As the work environment landscape changes and employees become more mobile, the use of cloud-based collaboration tools is growing. These cloud-based applications bring their own IT assets that are outside the control of the corporate IT team, thus creating a new type of shadow IT.
These types of tools cause businesses to lack visibility and control. There is also the risk that these shadow IT cloud tools require new controls or processes. At the same time, IT budgets are being squeezed, and cloud services offer valuable savings and increased efficiency. While it is difficult to strike the necessary balance between the proactive adoption of resources and budgetary restrictions, it is possible with the right initiative from chief information security officers (CISOs) and other executives.
CISOs Need to Take the Lead
CISOs and chief information officers now need to ask questions regarding how they do the following:
- Uncover shadow IT practices
- Gain visibility into cloud application usage
- Remove unapproved cloud apps
- Protect against any risky behavior
- Respond quickly to growing security threats that emerge as a result of shadow IT
- Address compliance and governance concerns as it relates to shadow IT
- Support the business in the adoption of software-as-a-service (SaaS) and cloud-based apps
IT teams need to discover, connect and protect the business’s use of these new cloud-based SaaS apps. This includes partnering with the lines of business in approving these new apps and training employees on how to properly use them.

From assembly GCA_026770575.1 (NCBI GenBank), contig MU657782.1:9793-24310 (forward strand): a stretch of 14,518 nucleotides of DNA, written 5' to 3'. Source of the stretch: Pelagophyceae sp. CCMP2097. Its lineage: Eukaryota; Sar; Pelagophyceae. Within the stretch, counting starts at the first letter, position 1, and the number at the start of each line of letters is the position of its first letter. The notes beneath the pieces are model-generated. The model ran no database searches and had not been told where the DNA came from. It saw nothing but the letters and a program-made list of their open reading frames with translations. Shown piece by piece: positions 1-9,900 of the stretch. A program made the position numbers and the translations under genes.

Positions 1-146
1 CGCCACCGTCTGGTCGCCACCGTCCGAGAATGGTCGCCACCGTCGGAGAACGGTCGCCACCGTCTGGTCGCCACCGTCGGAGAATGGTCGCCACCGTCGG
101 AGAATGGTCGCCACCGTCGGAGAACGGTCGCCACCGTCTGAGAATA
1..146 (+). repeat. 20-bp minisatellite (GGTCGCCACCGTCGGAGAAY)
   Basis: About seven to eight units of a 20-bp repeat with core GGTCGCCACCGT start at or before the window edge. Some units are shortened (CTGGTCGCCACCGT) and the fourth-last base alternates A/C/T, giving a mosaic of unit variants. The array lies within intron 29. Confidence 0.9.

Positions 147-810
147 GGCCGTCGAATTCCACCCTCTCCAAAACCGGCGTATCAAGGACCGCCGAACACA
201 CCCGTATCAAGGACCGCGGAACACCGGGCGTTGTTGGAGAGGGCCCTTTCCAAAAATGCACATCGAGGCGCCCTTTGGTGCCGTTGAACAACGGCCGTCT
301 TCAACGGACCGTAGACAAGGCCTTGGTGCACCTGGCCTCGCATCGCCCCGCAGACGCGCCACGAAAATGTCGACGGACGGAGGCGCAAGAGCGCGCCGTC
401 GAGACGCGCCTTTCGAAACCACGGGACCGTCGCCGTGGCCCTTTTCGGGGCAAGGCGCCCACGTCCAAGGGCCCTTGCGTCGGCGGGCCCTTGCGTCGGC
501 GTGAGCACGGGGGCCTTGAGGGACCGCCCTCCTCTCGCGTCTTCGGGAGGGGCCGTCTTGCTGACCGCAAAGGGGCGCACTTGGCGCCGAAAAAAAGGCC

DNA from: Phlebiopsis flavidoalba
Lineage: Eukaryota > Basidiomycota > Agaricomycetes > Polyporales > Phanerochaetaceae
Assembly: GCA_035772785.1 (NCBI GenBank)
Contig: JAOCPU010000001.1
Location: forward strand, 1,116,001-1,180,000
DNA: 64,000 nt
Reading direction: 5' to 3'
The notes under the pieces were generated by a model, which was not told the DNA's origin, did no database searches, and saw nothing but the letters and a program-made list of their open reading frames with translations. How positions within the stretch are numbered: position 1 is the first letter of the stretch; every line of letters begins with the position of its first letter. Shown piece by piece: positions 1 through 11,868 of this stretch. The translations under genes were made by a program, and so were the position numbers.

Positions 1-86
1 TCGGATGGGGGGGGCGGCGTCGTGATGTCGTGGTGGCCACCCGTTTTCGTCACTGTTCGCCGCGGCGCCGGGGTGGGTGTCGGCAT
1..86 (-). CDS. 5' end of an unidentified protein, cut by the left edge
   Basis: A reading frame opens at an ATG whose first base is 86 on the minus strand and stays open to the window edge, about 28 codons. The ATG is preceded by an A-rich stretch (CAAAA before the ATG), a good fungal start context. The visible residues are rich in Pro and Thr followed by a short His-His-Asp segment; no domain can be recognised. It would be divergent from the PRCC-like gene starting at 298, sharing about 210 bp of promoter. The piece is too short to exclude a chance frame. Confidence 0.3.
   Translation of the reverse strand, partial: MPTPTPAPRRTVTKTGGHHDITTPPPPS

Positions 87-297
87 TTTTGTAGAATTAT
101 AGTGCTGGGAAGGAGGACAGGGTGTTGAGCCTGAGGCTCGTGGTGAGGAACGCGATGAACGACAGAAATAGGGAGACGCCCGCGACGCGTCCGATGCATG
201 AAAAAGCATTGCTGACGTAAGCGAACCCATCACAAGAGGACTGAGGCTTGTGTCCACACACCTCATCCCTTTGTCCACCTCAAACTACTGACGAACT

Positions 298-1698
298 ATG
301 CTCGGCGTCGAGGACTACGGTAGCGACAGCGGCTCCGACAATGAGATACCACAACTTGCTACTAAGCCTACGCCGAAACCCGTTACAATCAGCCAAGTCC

Finding the Right Model to Fight Shadow IT
A model to consider follows many of the patterns from the on-premises world. It prioritizes discovery and visibility, identity and access, event correlation, threat prevention, policy enforcement and easy-to-use catalogs.
Discovery establishes a learning period to identify what is being used, which data is being shared and where it located. Organizations should implement identity and access controls to these new approved apps, encourage the fast onboarding of the new apps and add an easy-to-use catalog for organizational purposes. A fast onboarding process and a thorough catalog of approved apps gives the business the speed and agility it needs. Event correlation should also feed a centralized event management system from these new cloud SaaS programs.
Threat prevention needs to understand the reputation of apps and the security posture they have certified, all while blocking unapproved apps with questionable reputations and enforcing policies that block access to rogue apps. New, effective enforcement policies could be achieved by integrating with threat intelligence communities. An app store should clearly list the approved, security-compliant apps.
In today’s changing environment, security and compliance strategies need to change quickly. They can be most effective when teams partner with the lines of business to ensure organizations have the proper tools for protecting the business and its reputation.